And lastly, to be strong in the Lord, you must know the Lord’s strength.

Satan is a powerful foe, but he is only a created being, whereas God is the eternal, almighty, Creator of the universe. If the Lord were to will it, He could destroy Satan in an instant. Christ has already defeated him at the cross and the resurrection, as stated in Colossians 2:15, “And having disarmed the powers and authorities, He made a public spectacle of them, triumphing over them by the cross.” Revelation 20:10 tells us that in His perfect timing and plan, He will throw Satan in the lake of fire, where he will be tormented forever.

The Bible, from start to finish, proclaims the might power of God. He spoke the heavens into existence out of nothing. When fierce enemies threatened to destroy His chosen people, time and again the Lord provided deliverance. In one instance, in 2Kings 19:35, God sent His angel to destroy 185,000

enemy troops who had surrounded Jerusalem’s people.

Proverbs 18:10 declares, “The name of the Lord is a fortified tower, the righteous run to it and are safe.” To be strong in the Lord you must know this strength in a practical way, because you have repeatedly taken refuge in Him and seen His great deliverances in your life.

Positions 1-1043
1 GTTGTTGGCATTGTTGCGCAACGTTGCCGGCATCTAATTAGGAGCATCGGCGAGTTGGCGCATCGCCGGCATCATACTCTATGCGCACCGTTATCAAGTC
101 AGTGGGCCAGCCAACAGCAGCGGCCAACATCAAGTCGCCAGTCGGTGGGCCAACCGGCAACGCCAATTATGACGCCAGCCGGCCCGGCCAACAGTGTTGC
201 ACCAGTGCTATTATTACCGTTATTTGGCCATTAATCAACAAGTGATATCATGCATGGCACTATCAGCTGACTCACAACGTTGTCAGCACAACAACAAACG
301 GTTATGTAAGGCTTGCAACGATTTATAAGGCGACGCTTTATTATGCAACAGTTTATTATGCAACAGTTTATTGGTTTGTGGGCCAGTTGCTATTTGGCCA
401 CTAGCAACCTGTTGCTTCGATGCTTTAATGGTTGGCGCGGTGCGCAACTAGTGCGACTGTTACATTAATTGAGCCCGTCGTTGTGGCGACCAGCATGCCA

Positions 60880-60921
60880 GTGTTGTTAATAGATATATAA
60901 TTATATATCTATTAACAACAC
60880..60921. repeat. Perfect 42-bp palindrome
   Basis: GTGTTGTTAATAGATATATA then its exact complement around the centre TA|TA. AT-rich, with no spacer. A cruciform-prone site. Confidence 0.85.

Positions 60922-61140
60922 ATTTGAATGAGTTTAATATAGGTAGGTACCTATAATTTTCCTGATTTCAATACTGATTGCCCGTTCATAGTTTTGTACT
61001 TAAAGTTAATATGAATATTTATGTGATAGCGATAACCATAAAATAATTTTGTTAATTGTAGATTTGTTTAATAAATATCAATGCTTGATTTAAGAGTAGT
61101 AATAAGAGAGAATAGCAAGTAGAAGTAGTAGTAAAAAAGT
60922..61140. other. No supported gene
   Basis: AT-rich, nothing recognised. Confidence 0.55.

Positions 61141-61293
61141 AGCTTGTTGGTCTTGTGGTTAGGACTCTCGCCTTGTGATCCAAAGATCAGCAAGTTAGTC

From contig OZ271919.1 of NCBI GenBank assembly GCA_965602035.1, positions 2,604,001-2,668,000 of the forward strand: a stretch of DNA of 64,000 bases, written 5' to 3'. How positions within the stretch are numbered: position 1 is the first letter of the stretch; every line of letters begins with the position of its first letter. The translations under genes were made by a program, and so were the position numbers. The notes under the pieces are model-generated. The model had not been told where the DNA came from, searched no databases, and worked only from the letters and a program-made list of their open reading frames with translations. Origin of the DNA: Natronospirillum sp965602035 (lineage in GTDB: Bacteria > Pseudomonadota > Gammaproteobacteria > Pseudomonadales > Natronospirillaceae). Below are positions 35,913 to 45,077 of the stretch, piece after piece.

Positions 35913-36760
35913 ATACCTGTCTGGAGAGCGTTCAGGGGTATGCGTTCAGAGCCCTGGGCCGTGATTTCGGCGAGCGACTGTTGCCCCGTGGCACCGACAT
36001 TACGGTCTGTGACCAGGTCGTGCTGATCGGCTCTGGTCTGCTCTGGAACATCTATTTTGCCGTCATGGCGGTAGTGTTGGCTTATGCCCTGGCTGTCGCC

So, to be strong in the Lord…
…you must be in the Lord thru faith in Jesus Christ
…you must be fully aware of your own weaknesses
…and you must know His mighty strength.

Then Paul adds the second thing that is necessary to stand firm as a Christian:

Ephesians 6:11 Put on the full armor of God, so that you can take your stand against the devil’s schemes.

To stand firm with the full armor of God requires three things.

First, we must choose to put on the armor of God. A while back, I believe one morning in Sunday School, we discussed the putting on of God’s armor and I expressed the belief that this “putting on” isn’t just a last minute “oh I better put on my armor” kind of thing. We must wear the armor as our everyday attire. Satan isn’t going to call you up and say, “Hey, I’m fixing to attack you. You need to go put your armor on.”

“Stand”, in this instruction, is a key word, repeated in verses 11, 13, and 14. The word comes from the Greek root “to stand”, meaning “to stand against”. It is a military term for holding on to a position that is under attack. It implies the courage to hold your ground because of your allegiance to King Jesus, even when others may be fleeing from the battle because the enemy seems so strong.